Otto Philip Byers. Something less than forty years ago Otto Philip Byers was a railroad section hand in Kansas. He was a boy in years, and he grew to mature manhood in the close and orderly discipline of the railroad man’s life, in close touch with working men and working conditions. That he had risen to mature manhood in the close and orderly discipline sponsibility is a tribute both to his personal aggressiveness and also to the fundamental character which he probably inherited from a long line of fighting and industrious American ancestors. His later day distinction among Kansas business men is as the chief builder and now the president of the Anthony and Northern Railroad.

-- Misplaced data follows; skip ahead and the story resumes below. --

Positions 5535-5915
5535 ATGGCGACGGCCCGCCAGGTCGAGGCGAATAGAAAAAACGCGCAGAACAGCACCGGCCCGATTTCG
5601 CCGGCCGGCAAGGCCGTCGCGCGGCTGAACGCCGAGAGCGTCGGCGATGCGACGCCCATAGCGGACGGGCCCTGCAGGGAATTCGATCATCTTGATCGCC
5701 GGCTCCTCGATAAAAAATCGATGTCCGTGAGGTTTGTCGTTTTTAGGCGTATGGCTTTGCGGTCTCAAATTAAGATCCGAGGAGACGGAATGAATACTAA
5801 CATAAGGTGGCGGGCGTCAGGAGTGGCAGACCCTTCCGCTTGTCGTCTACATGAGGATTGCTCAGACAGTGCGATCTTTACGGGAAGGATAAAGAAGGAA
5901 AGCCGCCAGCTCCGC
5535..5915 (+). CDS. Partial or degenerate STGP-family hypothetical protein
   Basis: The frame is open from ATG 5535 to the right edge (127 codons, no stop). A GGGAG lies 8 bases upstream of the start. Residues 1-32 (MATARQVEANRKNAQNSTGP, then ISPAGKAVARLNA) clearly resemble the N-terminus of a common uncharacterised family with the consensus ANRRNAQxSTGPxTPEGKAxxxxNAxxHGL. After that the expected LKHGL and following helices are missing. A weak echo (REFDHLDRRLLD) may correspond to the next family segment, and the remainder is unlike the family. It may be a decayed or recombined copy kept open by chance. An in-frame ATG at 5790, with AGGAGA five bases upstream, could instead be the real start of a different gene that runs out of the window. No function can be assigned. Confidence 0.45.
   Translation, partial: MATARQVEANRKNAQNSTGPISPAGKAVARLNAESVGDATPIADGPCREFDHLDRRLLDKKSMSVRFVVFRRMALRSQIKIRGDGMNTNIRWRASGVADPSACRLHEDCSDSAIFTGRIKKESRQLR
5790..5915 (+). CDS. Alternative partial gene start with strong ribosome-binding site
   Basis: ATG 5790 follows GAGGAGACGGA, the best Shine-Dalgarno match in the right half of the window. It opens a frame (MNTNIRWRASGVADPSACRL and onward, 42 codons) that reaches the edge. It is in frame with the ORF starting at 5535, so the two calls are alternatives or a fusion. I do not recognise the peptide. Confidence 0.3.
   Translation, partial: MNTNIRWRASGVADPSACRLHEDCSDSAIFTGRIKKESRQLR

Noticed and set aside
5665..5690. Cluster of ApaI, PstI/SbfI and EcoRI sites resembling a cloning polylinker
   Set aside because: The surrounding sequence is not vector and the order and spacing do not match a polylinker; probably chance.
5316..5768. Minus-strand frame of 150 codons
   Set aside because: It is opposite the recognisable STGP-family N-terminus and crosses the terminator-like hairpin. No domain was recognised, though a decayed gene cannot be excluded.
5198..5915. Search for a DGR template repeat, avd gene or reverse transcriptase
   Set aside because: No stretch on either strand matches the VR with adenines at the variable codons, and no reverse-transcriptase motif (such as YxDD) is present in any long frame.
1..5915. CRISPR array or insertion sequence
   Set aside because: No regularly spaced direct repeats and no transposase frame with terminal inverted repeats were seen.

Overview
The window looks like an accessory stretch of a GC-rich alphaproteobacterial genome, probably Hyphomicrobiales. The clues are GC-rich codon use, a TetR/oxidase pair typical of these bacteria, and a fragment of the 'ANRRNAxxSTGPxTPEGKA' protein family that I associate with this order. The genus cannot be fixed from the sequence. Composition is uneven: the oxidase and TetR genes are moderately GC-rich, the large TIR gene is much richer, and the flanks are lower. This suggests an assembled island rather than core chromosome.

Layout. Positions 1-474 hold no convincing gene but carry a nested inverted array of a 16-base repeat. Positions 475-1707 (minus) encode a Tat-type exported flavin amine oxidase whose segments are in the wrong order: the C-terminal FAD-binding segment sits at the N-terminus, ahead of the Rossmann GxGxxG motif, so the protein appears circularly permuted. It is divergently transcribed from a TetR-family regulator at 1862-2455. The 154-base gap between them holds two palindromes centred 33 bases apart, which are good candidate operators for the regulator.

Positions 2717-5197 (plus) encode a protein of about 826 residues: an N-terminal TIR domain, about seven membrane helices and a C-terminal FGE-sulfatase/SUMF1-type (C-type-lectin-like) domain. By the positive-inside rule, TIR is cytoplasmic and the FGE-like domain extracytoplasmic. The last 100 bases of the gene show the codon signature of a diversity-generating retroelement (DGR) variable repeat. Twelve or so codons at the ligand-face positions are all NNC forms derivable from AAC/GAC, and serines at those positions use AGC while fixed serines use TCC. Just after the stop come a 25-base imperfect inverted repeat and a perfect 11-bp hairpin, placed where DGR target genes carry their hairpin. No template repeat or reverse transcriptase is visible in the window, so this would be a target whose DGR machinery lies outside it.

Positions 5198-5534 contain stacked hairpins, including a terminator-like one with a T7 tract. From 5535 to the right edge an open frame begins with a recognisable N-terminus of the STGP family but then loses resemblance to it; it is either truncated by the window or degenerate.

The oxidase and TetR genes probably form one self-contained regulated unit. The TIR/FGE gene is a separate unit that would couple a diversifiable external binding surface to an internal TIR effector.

Mr. Byers was born at Tampico, Indiana, May 2, 1863, while his father was in the Union army. His father was Jasper J. Byers, who was born in Darke County, Ohio, May 18, 1834. He grew up in his native county, when a young man went to Quincy, Indiana, was married there September 19, 1860, and in that community took up the profession of physician and surgeon. In 1859 he graduated from the Cincinnati Eclectic Medical College. The best years of his life were spent as an able and hard working country physician. In 1862 he removed to Tampico, Indiana, and continued practice there until his death on September 19, 1888. In 1861 he enlisted in the Union army, and through nearly four years was under the command of General Sherman, participating in all the engagements of his regiment and was through several notable campaigns, including the march to the sea. He held the rank of first lieutenant in the Fifty-ninth Indiana Regiment of Infantry. In politics he was a democrat and was a Knight Templar Mason. One of the chief interests of his life outside of his profession and home was the Baptist Church. Doctor Byers married Sarah Ellen Archer, who was born at Orleans, Indiana, November 25, 1835, and died at Tampico, Indiana, September 19, 1865. She was the mother of only two children, James J., a railroad man living at St. Joseph, Missouri, and Otto Philip. The original American ancestor of the Byers family was a Holland Dutchman who came over with Henry Hudson and settled in New York, his descendants later going into Pennsylvania. Mr. Byers’ great-great-grandfather, Philip Byers, was a soldier in Washington’s army during the Revolution. It will be recalled that the British troops, upon being compelled to evacuate New Jersey, poisoned many wells in the course of their retreat, and this soldier, Philip Byers, drank from one of those wells and died from the effects of the poison. Mr. Byers had still another ancestor in the Revolution. This was also a great-great-grandfather. His name was George Gwinnup, his relationship coming through the mother of Dr. Jasper J. Byers. George Gwinnup was a native of Wales, and became involved in a rebellion of that country against the Crown, as a result of which he sought refuge in America and settled in New Jersey. He joined the Revolutionary army and fought with Washington for seven years. He crossed the Delaware River on that famous Christmas Eve just before the battle of Trenton, and he continued to serve the colonial cause until the surrender of Cornwallis at Yorktown. The paternal grandfather of Otto P. Byers was Philip Byers, a native of Pennsylvania, who in early days moved to Darke County, Ohio, where he followed farming and where he died before his grandson was born.